By Will Robinson
Updated May 19, 2015 at 12:00 PM EDT
Credit: Warner Bros

If the thought of Oscar-winning actress Anne Hathaway starring in a giant monster movie sounded appealing, Tuesday’s potential road block is likely a bummer.

Toho, the copyright holder for Godzilla films and the character, filed a lawsuit against Voltage Pictures and director-writer Nacho Vigalondo on the basis of copyright and trademark infringement, federal trademark dilution, violation of the Lanham Act, and unjust enrichment, according to court documents acquired by EW.

The Japanese company alleges Voltage and Vigalondo are selling a project called Colossal at the Cannes Film Festival that’s been advertised as a Godzilla feature without any clearance of rights, adding that the studio and director “are brazenly producing, advertising, and selling an unauthorized Godzilla film of their own. … That anyone would engage in such blatant infringement of another’s intellectual property is wrong enough. That defendants, who are known for zealously protecting their own copyrights, would do so is outrageous in the extreme.”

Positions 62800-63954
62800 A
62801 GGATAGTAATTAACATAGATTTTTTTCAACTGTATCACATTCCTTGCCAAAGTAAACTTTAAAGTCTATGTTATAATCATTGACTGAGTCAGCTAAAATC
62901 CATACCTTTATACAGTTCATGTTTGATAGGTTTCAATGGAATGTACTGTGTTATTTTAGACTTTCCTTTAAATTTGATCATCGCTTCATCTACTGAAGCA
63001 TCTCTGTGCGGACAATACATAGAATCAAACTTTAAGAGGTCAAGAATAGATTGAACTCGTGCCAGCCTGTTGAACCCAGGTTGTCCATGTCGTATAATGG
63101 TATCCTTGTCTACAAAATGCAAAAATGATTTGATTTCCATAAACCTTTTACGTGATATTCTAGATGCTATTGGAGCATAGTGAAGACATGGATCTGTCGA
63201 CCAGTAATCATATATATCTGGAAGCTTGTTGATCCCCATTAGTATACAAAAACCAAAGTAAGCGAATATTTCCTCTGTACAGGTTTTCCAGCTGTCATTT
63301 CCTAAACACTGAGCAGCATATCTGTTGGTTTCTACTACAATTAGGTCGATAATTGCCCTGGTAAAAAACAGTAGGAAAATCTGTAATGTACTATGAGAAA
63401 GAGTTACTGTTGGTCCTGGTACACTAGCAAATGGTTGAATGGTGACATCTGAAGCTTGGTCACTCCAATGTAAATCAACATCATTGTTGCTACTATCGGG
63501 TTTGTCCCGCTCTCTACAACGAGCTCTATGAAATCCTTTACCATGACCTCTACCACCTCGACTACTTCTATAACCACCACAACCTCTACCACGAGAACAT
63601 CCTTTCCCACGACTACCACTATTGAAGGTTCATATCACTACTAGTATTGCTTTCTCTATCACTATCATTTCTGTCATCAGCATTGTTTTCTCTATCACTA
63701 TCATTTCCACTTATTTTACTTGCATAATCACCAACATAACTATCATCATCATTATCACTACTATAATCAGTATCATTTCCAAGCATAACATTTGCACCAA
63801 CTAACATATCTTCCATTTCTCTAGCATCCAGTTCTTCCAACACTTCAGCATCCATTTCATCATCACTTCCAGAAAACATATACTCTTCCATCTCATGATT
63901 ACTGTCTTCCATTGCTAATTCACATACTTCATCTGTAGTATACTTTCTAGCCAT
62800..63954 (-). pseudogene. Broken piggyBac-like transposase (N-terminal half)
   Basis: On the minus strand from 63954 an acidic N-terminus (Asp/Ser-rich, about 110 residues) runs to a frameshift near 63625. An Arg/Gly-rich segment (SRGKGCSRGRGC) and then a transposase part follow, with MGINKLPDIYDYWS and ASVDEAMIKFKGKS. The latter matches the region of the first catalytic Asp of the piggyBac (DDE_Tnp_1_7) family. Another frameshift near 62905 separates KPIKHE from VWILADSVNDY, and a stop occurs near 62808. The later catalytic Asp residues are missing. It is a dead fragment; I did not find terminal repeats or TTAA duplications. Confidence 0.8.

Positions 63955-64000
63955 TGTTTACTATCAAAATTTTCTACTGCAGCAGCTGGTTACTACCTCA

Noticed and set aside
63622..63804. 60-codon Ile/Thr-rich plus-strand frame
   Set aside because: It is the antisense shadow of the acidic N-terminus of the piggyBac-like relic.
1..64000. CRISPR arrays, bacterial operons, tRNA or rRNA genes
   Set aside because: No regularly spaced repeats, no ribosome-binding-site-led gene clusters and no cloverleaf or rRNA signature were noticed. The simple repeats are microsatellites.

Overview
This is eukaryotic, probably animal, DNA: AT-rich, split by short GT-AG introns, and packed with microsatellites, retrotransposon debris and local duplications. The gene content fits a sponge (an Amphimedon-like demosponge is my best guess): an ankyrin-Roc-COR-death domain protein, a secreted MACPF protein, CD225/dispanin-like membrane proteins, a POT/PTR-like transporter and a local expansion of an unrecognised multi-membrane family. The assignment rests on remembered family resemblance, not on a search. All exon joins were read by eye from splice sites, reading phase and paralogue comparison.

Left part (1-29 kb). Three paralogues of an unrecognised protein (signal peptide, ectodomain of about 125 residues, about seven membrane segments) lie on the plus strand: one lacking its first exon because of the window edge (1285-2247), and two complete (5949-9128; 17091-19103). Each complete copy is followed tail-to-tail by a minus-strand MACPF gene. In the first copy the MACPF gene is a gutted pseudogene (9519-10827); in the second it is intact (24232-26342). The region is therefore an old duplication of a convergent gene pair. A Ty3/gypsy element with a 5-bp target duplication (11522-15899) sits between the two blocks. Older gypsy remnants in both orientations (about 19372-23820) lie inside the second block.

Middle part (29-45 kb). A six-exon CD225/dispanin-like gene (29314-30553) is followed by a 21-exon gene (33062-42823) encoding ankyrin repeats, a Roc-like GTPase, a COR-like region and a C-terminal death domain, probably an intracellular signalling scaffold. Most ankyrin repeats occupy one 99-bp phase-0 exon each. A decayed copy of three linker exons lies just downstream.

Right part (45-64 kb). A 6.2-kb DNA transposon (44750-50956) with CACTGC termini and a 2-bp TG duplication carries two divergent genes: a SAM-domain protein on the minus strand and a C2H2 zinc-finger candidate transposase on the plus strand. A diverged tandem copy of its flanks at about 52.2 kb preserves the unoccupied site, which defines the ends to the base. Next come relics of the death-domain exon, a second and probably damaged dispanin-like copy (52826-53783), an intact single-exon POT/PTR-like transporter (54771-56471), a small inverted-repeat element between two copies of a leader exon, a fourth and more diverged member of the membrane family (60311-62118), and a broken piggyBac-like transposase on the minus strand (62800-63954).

The package, included in the lawsuit, explicitly shows a photo from 2014’s Godzilla film in addition to specifically referencing the iconic monster in the synopsis. Vigalondo’s director’s notes also featured old pictures of the monster and explained how it would attack Tokyo, a frequent target of Godzilla.

Toho seeks damages from Voltage and Vigalondo and enjoining all involved in Colossal to cease doing so.

The Hollywood Reporter first reported the lawsuit.